• The method may be one further including the step of creating a description defining how to manage playback, and that step is performed automatically or utilises a tool or tools created for that purpose or is performed manually or is performed by a combination of the listed approaches.
  • The method may be one where the description of how to manage playback includes one or more of a representation of the descriptive metadata about the digital media content, including but not limited to one or more of the start point of actual content in a file; the end point of actual content in a file; the region or regions of the file which constitute vocals; the tempo of the media content; the mood of the media content; the pitch of the media content; “hooks” within the content; suitable fade in and fade out points; the positions of any choruses within the file; the locations and types of any beat points in the file; any overlay positions at which other content may be overlaid onto the digital media content during playback; and any other metadata which is relevant to controlling the playback of a digital media content file.
  • The method may be one where the “hook” comprises one or more extracted sections of a track of audio and/or video content which are identified as (i) being representative of that track as a whole; or (ii) being the most recognisable part or parts of that track; or (iii) being the “best” parts of that track, however defined; or (iv) being related to one or more portions of another track, including but not limited to such portions of a track as are similar to portions of other tracks, such as tracks which start in a similar manner, however defined; or (v) being evocative of that track, however defined; or (vi) a combination of one or more of the listed criteria.
  • The method may be one where the “hook” is identified using one or more of digital signal processing (“DSP”) technology, manually or by any other method.
  • The method may be one where the “hook” comprises one or more hooks from one or more tracks (“per-track hooks”), such individual hooks being combined to constitute a single hook by means of one or more of cross-fading, juxtaposition or any other technique to combine digital media content.
  • The method may be one where the description of how to manage playback includes information concerning one or more of recommendations of requirements concerning how a digital media content file may be cached on a client device; “fallback” digital media content which may be played in place of the said digital media content file should that file be unavailable for any reason; recommendations or requirements as to which digital media content should be played after the said digital media content file; how to play the digital media content, in terms of which audio and/or video processing to apply, which initial volume to use for playback, how to apply normalisation of tracks or any other playback criteria; how to overlay, whether optionally or otherwise, one track onto another, such as defining commentary tracks of audio, video or text for presentation alongside a currently playing track; how to manage playback, including information concerning how to control the tempo and/or pitch of digital content during playback; any other types of sound processing to employ during playback, such as one or more of effects, equalization, volume normalization, compression or any other audio and/or video processing; how to manage the presentation of the digital media content to the end user in the client's user interface; and any other metadata which is relevant to controlling the playback of a digital media content file.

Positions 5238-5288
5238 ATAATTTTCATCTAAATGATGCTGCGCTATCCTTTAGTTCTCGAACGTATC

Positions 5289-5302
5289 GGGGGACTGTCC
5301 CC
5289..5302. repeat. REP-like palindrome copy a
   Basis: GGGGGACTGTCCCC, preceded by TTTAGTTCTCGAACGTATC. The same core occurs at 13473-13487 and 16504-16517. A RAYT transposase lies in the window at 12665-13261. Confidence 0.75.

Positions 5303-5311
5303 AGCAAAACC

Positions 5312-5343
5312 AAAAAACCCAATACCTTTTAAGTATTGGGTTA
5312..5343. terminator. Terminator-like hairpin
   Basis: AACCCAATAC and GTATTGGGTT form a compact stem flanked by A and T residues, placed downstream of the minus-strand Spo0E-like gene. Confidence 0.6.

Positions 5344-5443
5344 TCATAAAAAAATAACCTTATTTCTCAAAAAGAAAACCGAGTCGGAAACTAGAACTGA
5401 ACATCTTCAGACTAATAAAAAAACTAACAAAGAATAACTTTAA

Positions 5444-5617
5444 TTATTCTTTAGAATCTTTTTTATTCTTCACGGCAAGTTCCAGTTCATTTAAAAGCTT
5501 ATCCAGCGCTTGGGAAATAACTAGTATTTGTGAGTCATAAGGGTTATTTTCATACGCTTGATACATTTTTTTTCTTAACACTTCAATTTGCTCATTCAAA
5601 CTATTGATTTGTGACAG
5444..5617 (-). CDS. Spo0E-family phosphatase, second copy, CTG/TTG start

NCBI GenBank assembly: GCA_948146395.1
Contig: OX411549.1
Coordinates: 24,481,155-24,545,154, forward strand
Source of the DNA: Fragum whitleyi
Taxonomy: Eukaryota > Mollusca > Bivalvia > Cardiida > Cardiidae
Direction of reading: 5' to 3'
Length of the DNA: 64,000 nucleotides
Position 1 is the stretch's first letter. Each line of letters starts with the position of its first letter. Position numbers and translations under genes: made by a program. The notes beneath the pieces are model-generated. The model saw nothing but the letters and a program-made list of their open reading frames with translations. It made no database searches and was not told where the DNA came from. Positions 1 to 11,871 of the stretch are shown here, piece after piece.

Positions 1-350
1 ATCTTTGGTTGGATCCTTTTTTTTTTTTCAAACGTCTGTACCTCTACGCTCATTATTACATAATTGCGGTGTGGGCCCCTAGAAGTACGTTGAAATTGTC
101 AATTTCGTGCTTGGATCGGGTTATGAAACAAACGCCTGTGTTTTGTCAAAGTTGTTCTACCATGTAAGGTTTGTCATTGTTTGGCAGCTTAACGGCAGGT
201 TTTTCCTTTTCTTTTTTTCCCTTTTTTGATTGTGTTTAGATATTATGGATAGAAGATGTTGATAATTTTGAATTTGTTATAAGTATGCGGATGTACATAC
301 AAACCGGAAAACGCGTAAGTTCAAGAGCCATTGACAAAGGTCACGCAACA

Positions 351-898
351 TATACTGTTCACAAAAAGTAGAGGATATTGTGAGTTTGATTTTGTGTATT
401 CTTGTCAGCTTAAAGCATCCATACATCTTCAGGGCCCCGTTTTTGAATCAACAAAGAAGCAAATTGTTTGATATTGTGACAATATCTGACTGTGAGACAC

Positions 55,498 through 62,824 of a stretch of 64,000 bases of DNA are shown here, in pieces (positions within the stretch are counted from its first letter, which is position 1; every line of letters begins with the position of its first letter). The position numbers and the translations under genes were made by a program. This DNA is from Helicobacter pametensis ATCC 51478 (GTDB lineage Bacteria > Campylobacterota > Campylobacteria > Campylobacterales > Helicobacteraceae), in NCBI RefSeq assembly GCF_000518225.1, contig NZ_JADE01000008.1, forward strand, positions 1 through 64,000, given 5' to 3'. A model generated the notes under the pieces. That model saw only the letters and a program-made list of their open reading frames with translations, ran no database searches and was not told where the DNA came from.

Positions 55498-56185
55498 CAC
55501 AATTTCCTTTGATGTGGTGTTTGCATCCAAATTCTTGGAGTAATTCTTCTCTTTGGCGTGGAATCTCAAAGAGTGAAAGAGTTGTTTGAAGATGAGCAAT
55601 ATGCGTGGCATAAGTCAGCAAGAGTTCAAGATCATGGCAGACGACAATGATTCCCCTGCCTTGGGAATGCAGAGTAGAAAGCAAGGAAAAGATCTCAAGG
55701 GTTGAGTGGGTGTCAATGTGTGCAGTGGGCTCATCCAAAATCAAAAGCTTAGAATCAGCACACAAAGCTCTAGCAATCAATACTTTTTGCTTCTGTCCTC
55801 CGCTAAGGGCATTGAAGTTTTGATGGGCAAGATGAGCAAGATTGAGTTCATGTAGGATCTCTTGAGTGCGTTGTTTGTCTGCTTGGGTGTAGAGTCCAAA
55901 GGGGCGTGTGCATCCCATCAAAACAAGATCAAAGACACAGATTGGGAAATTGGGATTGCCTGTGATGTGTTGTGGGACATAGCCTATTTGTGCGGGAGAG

• The method may be one where the description of how to manage playback includes technical information concerning one or more of how to manage the transition between two or more items of digital media content, including one or more of when to start and end the transition in the first file; when to start and end the transition “end point” in the second file; which transition effect or combination of transition effects to utilise; the duration for which to apply any such transition effects; which interstitials, if any, to utilise when transitioning from the first digital media content to the second; and any other metadata useful to defining the transitioning between digital content files.
  • The method may be one where the transition effect comprises one or more of linear, s-curve or parametric fading, fade-to-hold, fade-to-transition, slow fade, cross fade, fast cross fade, the timing of the effect, the duration of the effect or any other information relevant to applying a given transition effect.